PHARMA-PLANTA – Harnessing plant biotechnology to revolutionise pharmaceutical production
In June 2011, medical regulators gave the go-ahead for trials in humans of
a potential new anti-HIV drug. The drug was produced in genetically modified
The hope is that the drug will prove effective in preventing HIV infection. But the real significance of the regulatory green light, given by the UK's licensing body, the Medicines and Healthcare products Regulatory Agency (MHRA), went further than that.
It confirmed, for the first time, that molecules known as monoclonal antibodies – the key component of the drug, and of many other highly effective modern pharmaceuticals - could be produced from plants in a form that met the extremely stringent standards required for use in the treatment of humans. As well as bringing hope to the fight against HIV/AIDS, the decision opened the way for trials of other plant-derived medicines to treat a range of diseases.
It was, potentially, an important step towards the transformation of modern drug manufacturing, offering the developing world access to key drugs which have previously been prohibitively costly.
The move to Phase 1 clinical trials was the crowning achievement of PHARMA-PLANTA, a seven-and-a-half year EU-funded project set up in 2004. With € 12 million of funding provided under the EU's 6th Framework Programme of research and development, the PHARMA-PLANTA consortium comprised more than 30 academic and industrial partners from across Europe and South Africa. The consortium's goal was clearly stated: to develop a manufacturing process for recombinant protein drug products derived from GM plants and to take one such product through all the development stages, including clinical trial.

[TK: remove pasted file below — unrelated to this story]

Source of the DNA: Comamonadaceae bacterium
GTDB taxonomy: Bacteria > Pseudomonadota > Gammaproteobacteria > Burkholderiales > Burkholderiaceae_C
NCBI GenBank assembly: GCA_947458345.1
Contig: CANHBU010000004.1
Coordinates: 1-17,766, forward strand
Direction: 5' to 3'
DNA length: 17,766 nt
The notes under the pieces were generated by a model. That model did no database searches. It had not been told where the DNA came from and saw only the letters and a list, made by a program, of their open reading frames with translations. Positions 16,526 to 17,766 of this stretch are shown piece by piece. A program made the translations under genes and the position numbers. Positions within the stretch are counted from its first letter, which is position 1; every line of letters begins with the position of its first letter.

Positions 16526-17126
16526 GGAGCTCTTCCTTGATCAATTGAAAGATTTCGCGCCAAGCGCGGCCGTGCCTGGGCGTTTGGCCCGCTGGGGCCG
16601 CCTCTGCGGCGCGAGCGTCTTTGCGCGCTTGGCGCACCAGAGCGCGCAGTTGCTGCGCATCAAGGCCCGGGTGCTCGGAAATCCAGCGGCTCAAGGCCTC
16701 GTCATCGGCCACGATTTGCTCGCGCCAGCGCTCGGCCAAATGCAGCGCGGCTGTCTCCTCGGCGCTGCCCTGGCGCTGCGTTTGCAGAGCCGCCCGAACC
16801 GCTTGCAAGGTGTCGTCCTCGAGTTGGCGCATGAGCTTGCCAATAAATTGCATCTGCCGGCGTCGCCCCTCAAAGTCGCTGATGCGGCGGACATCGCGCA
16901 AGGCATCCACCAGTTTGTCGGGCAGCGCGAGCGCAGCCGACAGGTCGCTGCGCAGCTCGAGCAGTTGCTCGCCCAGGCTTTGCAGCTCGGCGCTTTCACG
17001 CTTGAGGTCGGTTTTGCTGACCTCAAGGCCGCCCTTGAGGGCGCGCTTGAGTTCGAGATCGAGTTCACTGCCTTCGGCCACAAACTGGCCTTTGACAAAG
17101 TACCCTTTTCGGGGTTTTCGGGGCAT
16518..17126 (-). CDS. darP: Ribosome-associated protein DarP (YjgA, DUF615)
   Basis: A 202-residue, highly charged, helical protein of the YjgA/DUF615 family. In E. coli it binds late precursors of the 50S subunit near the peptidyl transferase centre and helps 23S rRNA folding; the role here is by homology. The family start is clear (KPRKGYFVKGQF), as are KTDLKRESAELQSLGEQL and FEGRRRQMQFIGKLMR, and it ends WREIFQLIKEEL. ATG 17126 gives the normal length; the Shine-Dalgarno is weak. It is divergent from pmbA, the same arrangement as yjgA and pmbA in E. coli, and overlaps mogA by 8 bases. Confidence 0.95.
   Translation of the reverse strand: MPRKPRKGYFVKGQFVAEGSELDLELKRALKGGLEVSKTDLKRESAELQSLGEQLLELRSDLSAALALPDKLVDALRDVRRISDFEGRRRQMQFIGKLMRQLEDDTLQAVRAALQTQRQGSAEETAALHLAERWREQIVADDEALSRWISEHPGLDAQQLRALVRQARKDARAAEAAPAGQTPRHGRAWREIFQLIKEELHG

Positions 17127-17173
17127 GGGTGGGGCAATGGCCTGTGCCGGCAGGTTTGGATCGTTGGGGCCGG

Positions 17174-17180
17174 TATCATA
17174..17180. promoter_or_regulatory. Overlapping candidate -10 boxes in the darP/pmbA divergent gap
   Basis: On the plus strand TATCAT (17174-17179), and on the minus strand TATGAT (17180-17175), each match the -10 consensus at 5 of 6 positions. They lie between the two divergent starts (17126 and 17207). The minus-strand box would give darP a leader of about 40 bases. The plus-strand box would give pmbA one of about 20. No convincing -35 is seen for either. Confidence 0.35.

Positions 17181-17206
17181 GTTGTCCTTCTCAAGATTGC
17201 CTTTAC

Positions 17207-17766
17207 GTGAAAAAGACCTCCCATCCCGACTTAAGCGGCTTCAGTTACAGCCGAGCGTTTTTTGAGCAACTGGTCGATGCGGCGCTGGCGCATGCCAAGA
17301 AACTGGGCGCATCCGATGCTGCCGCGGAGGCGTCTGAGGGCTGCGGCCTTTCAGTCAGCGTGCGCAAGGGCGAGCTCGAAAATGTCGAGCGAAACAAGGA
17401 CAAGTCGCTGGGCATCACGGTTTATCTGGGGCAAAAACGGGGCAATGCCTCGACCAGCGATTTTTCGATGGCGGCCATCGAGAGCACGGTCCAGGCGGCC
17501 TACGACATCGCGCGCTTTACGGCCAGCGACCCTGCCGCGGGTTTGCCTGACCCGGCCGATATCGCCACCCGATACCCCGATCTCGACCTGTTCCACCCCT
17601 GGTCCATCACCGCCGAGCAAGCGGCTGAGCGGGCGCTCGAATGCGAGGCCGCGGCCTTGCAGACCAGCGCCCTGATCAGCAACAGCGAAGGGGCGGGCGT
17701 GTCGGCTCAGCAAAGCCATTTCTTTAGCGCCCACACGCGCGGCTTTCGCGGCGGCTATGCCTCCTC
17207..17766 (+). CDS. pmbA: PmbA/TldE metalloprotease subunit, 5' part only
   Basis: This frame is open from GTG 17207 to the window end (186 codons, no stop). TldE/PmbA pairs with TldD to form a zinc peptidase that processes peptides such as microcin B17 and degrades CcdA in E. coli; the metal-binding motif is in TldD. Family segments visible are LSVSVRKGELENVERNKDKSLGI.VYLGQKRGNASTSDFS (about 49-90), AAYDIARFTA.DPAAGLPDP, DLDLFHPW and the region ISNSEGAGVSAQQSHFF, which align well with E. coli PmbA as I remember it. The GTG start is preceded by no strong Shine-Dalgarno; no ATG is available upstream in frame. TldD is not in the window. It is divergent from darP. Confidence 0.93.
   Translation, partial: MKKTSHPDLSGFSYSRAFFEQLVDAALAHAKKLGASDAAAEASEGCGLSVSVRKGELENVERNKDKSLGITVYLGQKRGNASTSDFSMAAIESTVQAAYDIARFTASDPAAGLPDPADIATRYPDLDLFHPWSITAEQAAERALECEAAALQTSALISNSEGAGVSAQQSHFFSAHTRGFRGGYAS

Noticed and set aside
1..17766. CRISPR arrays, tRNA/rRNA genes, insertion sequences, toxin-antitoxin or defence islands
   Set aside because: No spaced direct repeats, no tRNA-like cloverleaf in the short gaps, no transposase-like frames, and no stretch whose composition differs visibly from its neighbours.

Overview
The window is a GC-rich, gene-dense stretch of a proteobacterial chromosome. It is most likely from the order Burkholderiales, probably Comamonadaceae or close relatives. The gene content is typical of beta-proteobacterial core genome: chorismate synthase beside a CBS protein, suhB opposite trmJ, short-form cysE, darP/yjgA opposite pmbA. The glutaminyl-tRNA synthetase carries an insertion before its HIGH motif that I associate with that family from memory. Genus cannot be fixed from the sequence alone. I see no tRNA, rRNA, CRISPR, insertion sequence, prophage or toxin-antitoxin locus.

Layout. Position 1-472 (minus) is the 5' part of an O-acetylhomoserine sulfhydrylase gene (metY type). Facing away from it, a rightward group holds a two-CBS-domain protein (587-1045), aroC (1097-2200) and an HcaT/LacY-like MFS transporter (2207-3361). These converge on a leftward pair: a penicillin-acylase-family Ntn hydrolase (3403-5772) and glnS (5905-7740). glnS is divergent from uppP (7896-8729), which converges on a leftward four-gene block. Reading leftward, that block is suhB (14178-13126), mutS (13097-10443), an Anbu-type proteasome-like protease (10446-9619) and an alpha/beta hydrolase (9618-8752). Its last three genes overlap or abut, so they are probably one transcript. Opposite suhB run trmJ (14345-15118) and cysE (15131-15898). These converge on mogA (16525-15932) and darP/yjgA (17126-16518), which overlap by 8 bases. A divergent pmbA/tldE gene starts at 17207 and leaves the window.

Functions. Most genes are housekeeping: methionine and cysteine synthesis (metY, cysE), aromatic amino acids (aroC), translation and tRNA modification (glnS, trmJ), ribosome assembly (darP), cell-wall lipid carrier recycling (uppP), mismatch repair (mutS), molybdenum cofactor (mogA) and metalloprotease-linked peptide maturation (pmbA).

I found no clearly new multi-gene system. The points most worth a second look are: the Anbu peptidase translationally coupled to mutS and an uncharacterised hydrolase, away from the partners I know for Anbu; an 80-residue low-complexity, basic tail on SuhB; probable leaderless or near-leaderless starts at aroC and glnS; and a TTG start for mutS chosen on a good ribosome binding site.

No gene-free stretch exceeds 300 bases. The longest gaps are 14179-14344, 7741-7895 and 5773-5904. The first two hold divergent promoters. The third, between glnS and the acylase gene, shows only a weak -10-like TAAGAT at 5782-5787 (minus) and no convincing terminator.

The approval from the MHRA was described by the project's scientific co-ordinator, Professor Julian Ma of St. George's, University of London, as "a red letter day". It was, he said, "an acknowledgement that monoclonal antibodies can be made in plants to the same quality as those made using existing conventional production systems. That is something many people did not believe could be achieved."
The conventional production systems referred to by Professor Ma use sophisticated stainless steel fermentation vats containing bacteria or mammalian cells. The process of deriving antibodies from these cells is high-tech - and highly expensive.
By contrast, the antibodies produced by PHARMA-PLANTA were derived from tobacco plants grown in greenhouses in Germany, harvested after 45 days and shredded. According to Professor Rainer Fischer, Director of the institute where the GM tobacco was grown, this much simpler, more low-tech option is between 10 and 100 times cheaper.
Just as importantly, the simplicity of the process means it could easily be transferred to developing countries, allowing production of drugs "in the region, for the region."
Discovered by one of the four private commercial partners in the project, Austrian biotech company Polymun, the new antibody successfully completed its Phase 1 trial, ascertaining its safety, at the end of 2011. It is now set to move into the next phase of testing, to establish its medical effectiveness.
Meanwhile, other diseases for which it is envisaged that GM plants could provide new drugs include cancer, rheumatoid arthritis and others which, in the words of Professor Ma, are currently "horribly expensive" to treat.
As Professor Fischer explains, the success of PHARMA-PLANTA "is a springboard for European plant biotechnology and will enable many important medical products to be realised".